Wired or wireless?
Most of us will have seen wireless IEM systems on TV or live and made the assumption that IEM is wireless. Wireless IEM does offer a lot of benefit, but mostly they offer the lack of a wire! For pro-musicians where budget is less of an issue it represents a good option. For most churches shelling out circa £1000 per IEM, it is an expensive option, especially when you consider most of the band don’t need to go anywhere and often half of them are sat down! Therefore wired IEM offers a lower cost option for the same, or if not, very similar monitoring experience.
Sometimes wireless IEM can be useful for those leading stood up who may wander or need to move to different positions during the service. We recommend Sennheiser for wireless IEM applications. Their EW IEM G4 system (around £850 per IEM) is stereo but can be purchased as a twin receiver option and used in independent mono set-up. This effectively gives two independent mono feeds to two belt-packs for around £600 each.
I will also mention here, briefly(!), frequencies and licensing. Wireless IEMs use the same space as radio mics but often take up slightly more bandwidth and are therefore recommended to be spaced apart from radio mics. This inevitably needs to be in licensed frequency areas so there is an additional cost involved. DM can arrange this so it is not necessarily an issue, just another consideration and cost.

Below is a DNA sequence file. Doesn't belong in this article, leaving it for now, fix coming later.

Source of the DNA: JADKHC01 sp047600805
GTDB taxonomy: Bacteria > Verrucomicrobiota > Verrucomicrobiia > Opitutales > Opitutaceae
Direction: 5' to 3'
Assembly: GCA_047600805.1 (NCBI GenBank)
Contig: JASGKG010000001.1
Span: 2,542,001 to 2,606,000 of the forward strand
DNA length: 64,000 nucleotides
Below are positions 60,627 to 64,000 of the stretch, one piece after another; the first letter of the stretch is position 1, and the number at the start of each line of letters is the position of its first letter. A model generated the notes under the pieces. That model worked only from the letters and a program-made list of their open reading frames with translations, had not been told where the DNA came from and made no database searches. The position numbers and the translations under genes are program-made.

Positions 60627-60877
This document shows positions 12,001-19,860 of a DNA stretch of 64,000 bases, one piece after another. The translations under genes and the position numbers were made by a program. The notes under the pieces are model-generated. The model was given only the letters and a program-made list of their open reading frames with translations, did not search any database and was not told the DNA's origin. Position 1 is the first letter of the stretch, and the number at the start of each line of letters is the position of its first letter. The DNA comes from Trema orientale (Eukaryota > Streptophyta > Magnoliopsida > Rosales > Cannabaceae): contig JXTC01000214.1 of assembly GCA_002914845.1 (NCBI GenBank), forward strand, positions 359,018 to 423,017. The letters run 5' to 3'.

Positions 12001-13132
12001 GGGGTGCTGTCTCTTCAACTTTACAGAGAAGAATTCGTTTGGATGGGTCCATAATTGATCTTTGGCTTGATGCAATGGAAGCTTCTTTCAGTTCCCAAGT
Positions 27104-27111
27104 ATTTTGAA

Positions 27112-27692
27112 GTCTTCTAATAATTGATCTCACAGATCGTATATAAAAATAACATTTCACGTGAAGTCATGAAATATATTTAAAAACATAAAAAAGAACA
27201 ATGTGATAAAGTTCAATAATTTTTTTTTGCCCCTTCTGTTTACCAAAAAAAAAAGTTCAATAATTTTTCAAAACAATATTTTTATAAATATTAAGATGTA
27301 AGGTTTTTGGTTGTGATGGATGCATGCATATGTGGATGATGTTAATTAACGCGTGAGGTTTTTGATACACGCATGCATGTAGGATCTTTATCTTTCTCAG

Wired IEM usually just involves using a suitable headphone amplifier with headphones/earbuds.The Aux input from the mixing desk goes in to the headphone amp and they will usually feature a volume control. Fischer Amps offer several types, the most simple of which start at around £60. Options that include a limiter start at about £120. Having a built in limiter is something I would suggest looking for as it does provide greater protection for hearing, particularly if the mix sent to the IEM is not controlled by the wearer. See ‘Control’ below.